Have you heard the buzz about the book “The Life-Changing Magic of Tidying Up: The Japanese Art of Decluttering and Organizing” by Marie Kondo? It’s a New York Times best-seller, so clearly, this how-to guide to simplifying your life has touched a nerve for millions of readers.
After the holiday buzz is through, it is the perfect time to delve in to the subject of clutter. Time to clean up our lives and make way for the new year – something the Japanese do yearly as part of their New Year’s preparations.
But decluttering can be a scary proposition for those of us who like our stuff or just see it as too much of a process to begin. The good news is that even starting small can lighten your mental and physical load. Here are a few tips to consider:
- Set and maintain boundaries. When well-meaning friends or family offer to share items with you that they’ve decided they don’t need anymore, politely explain that you’re on a mission to declutter – and stick to it. If shopping is your weakness, make other plans. When birthdays and holiday celebrations roll around, think experiences versus tangible items. Tickets to a sporting event, dinner at a restaurant, or an afternoon rolling up your sleeves to help a local charity all present the gift of unforgettable memories for your spouse or children.
- Focus on one room at a time. Don’t start pulling out the clutter in every room at the same time, that is the ticket to getting overwhelmed. Begin with the outer edge of the room with the easy stuff, like trash. Then gradually work your way into the center of the room. Make three piles: one for trash, one for donation and one for keeps.
- If you haven’t used it in one year … then it’s time to part ways. If you think you might use it within a year, put it in a box and come back to it in one year’s time. If you haven’t used it yet, it’s time for it to go.
- Get rid of duplicate items. How many mugs do you really need? Pare down your inventory – you’ll be happier for it.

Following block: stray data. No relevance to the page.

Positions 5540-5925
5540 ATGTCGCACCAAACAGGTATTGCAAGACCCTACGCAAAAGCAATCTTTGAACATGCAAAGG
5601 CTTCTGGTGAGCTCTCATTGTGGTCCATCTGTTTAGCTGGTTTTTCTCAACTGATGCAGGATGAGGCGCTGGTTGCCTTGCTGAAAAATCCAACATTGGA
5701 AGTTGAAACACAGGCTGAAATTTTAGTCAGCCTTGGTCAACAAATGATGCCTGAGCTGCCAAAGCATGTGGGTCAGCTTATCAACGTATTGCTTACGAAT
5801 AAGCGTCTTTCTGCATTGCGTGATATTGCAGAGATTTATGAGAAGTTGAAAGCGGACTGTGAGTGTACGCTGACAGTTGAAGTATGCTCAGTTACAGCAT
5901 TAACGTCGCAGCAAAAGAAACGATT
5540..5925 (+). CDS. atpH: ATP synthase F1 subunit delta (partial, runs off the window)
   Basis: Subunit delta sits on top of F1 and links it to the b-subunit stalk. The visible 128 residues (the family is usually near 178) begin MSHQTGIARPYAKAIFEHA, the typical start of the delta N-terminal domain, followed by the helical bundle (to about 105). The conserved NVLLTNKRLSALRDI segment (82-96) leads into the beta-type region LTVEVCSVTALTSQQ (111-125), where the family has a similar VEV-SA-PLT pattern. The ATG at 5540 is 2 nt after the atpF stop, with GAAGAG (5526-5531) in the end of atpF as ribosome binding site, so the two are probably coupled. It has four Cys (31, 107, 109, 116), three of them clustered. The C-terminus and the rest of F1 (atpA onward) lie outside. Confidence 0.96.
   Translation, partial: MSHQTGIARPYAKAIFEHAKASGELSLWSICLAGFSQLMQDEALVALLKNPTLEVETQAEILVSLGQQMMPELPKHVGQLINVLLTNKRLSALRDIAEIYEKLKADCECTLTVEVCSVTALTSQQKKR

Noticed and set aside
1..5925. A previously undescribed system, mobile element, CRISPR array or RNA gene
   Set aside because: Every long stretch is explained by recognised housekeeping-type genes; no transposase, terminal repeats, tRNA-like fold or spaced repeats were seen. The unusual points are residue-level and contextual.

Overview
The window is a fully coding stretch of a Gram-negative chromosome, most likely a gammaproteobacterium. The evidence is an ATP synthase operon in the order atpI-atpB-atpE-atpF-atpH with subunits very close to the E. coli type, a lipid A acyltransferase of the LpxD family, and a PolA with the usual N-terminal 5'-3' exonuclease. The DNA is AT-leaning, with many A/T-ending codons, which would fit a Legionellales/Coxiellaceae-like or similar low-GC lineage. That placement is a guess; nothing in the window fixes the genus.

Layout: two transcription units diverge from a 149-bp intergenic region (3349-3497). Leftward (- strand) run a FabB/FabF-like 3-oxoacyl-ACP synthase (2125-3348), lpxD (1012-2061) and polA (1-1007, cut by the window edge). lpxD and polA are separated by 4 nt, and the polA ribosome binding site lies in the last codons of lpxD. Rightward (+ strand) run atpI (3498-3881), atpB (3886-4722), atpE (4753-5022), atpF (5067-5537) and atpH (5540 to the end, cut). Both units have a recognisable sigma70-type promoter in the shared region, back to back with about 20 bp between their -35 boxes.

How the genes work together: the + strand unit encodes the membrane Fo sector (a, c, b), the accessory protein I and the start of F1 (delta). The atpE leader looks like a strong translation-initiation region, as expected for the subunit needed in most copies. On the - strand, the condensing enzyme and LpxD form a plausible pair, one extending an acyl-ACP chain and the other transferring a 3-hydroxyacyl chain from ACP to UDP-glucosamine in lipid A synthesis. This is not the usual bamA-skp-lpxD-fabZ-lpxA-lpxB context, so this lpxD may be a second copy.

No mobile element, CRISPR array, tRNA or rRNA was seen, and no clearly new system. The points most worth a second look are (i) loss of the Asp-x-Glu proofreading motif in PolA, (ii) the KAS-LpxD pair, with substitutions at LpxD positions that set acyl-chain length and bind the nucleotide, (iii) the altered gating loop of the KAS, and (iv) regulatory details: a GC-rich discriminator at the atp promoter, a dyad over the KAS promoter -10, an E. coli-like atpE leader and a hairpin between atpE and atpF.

- Load donations into your car, and dispose of them immediately. Don’t let donation piles sit around for months.
- If you’re a parent, your kids are inevitably bringing home loads of artwork. Admittedly, it’s tough to part with any of it, but if you don’t, you’ll be swimming in a sea of glitter and construction paper. Purchase a large plastic box with lid, and save only your favorites from each school year – say, 10 to 15 items per child.
- Schedule time for decluttering. Some areas of the home are just prone to clutter; for example, the kitchen island or counters, the home office desk or the table in your entryway. Make it a point to do a sweep nightly or weekly. Small steps now prevent overwhelming tasks later.
- Assign one spot for incoming mail/papers. Create an inbox on the counter, then go through it once a week. Make a rule for yourself that your inbox must be empty by the time Monday morning rolls around.
- Celebrate every success. With each bag that either goes into your car for donation or into the trash, praise yourself for a job well done.
Remember, the hardest part is just getting started. Begin with these steps and you’ll be on your way to living with less clutter in the New Year. And who knows, you may feel a little lighter too!